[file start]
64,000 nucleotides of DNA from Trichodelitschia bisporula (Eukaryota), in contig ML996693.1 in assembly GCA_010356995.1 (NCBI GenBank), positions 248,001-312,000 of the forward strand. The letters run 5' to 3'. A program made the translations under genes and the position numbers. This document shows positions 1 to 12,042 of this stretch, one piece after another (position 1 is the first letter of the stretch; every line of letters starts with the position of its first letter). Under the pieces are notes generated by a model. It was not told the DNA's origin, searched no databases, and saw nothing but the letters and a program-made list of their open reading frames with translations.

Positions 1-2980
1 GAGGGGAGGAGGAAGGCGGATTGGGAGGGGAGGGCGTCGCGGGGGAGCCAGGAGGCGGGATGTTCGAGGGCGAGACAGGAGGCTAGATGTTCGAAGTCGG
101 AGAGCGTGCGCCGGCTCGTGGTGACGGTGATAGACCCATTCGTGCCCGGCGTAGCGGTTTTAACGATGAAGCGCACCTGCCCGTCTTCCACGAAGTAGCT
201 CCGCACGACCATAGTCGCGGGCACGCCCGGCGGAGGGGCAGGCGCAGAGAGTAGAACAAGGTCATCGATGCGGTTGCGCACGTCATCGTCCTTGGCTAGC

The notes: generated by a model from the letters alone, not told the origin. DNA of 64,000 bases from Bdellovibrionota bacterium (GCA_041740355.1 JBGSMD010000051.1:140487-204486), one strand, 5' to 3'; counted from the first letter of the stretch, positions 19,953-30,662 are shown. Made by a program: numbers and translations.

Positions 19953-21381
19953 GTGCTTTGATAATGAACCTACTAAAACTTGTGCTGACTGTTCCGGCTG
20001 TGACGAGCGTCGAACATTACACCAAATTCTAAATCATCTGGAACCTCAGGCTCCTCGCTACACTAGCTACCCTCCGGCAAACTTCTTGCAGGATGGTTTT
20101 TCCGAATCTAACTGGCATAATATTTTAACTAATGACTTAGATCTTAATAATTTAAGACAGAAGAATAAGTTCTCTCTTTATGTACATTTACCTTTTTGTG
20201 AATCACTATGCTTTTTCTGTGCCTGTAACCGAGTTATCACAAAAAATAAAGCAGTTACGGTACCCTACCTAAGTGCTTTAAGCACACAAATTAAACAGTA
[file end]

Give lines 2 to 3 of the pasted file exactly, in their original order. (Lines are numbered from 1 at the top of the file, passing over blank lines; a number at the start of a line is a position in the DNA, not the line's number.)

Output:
Positions 1-2980
1 GAGGGGAGGAGGAAGGCGGATTGGGAGGGGAGGGCGTCGCGGGGGAGCCAGGAGGCGGGATGTTCGAGGGCGAGACAGGAGGCTAGATGTTCGAAGTCGG